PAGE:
The halogen-bearing material rich in silver is supplied to an at least partially5 molten furnace charge containing a non-oxidic metal-containing phase, for example metal, matte, speiss or similar, in a manner which ensures that the material is finely dispersed or distributed throughout the charge and dissolved in the non-oxidic metal-containing phase as quickly as possible. The charge is selected so that at least one of the precious metals contained in the material 10 is absorbed by and dissolved in the non-oxidic metal-containing phase at prevail-ing temperatures in conjunction with finely distributing or dispersing the mate-rial throughout said charge. The chemical activity of the precious metal contentis greatly lowered in this way in proportion to the extent to which the charge is "thinned". Halogen present in the material charged will then react with 15 those metals in the non-oxidic metal-containing phase which have greater activity than the precious metals. Appropriate phases in this respect are metalsas lesd, copper and zinc or sulphides or speisses containing the same. Dependingupon the temperature of the furnace charge and the possible presence of a slag phase and its composition, the metal halogenides formed will volatilize 20 and form slag. Consequently during this stage the non-oxidic metal-containingphase will be depleted of halo~ers to a progressively increasing extent, and precious metal dissolved in said phase will be unable to fume-off in halogenide form. The non-oxidic phase is then processed in a conventional manner, to recover the precious metals therefrom. When the non-oxidic phase is comprised 25 mainly of lead, then silver and other precious metals are recovered therefromby the Parkes-process for example. When the non-oxidic phase is comprised mainly of copper or copper matte, the whole of the precious metal content is obtained in the form af a precious-metal sludge when electrolytically refining the copper or the copper obtained from the matte in accordance with conven-30 tional techniques, this sludge being subsequently worked-up separately with the aid of known methods.
The course followed by the reactions taking place when adding the halogen-bear-ing material to the furnace charge can be illustrated bv the following reaction B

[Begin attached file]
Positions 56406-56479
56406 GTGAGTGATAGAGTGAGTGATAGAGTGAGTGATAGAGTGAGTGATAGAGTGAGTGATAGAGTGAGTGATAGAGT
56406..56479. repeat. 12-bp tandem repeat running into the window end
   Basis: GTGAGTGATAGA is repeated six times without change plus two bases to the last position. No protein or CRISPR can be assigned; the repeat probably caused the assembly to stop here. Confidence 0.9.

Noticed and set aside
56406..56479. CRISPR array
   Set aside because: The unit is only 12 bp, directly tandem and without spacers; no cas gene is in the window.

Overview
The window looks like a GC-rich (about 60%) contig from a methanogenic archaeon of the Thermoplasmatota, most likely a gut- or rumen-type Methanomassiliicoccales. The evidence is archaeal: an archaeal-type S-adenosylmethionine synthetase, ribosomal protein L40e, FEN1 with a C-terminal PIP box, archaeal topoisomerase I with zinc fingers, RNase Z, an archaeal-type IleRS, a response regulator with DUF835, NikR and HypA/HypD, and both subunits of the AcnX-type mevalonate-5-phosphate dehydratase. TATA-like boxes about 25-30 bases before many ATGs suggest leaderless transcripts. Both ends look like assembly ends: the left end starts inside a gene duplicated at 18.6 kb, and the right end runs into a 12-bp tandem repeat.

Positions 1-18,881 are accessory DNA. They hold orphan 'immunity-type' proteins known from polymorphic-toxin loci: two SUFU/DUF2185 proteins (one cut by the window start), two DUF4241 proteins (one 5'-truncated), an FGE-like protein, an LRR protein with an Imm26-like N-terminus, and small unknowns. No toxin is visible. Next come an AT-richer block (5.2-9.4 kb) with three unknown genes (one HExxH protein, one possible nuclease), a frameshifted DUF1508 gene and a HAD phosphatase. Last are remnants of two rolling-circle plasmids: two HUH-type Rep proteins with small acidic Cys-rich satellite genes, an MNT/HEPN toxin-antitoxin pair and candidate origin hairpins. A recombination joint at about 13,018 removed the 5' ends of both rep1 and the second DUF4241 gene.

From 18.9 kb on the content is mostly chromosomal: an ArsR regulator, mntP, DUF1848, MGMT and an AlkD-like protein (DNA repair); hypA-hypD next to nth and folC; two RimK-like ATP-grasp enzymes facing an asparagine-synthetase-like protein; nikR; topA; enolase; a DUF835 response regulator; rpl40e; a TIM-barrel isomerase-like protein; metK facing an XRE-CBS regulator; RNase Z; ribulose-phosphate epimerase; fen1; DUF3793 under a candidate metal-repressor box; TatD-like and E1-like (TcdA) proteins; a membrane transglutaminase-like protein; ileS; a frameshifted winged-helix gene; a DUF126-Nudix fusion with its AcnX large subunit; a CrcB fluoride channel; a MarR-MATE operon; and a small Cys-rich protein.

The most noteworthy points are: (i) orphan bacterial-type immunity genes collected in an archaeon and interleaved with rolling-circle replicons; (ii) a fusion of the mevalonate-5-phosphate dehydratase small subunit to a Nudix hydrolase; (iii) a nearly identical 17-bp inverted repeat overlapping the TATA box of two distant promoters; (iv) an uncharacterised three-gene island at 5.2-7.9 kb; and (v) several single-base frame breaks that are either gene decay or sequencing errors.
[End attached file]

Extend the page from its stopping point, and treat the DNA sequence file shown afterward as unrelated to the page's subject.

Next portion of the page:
formulae, in which for the sake of simplicity the silver and halogen content of the material is assumed to exist solely in the form of silver chloride (AgCl)and the furnace charge is assumed to be lead and an oxidic slag layer.
AgCl (s) ;~ Cl + Agpb (1) Pb (e ) + 2Cl Pb C12 (2) Pb Cl2 (~) ~ X Pb Cl2 (g) + (l-X) Pb Cl2Slag (3) The silver chloride will thus be taken-up in the lead bath, while forming therein 10 metallically dissolved silver and free chlorine, which probably exists temporarily in the bath in an atomic state. Atomic chlorine, however, will quickly react with the lead present to form lead chloride, which in turn is fumed-off as gaseous lead chloride (PbCl2), depending upon the temperature of the bath.
The percehtage of chlorine fumed-off in this way has been indicated in formula 15 (3) by the symbol X, the value of which lies close to zero at the melting point of lead chloride, but approaches 1 as the smelting temperature increases. The remainder of the chloride formed will be taken-up by any slag which might be present, or will form its own slag phase.
20 Consequently, during the dissolution phase the activity of the silver present, and therewith also its partial pressure, will come closer to zero.
That which has been said in the aforegoing with respect to lead also applies to a furnace charge containing large quantities of other non-oxidic metal-con-25 taining phases capable of dissolving silver and with which any silver dissolved therein will obtain a low activity. Metal halogenides formed will fume-off proportionally to the prevailing bath temperature and the vapor pressures of respective halogenide. The halogen and metal content of the gas phase can then be recovered therefrom by subjecting said phase to a conventional gas 30 wash.
Dispersion of the halogen-bearing material throughout the furnace charge is suitably effected by utilizing a reactor vessel capable of vigorously agitating the burden, such as a Kaldo-type top-blown rotary converter.
The material can also be dispersed and smelted in a flame using oxygen-contain-ing gas. Thus, the dispersion is rapidly obtained. Flame dispersion and smeltingis applicable in connection mainly to top-blown rotary converters and flash--smelting furnaces.
The material can also be dispersed, at least when the furnace charge is com-pletely molten or nearly so, by applying known metallurgical techniques for injecting solid materials into molten baths. This ensures extremely rapid disper-sion of the material throughout the furnace charge, and therewith also dissolu-10 tion of the precious metal content, while simultaneously avoiding unnecessarylosses of precious-metal halogenides due to fuming-off. It also lies within the scope of the present invention to apply the method for producing silver from silver chloride, the silver chloride being charged to a molten lead bath.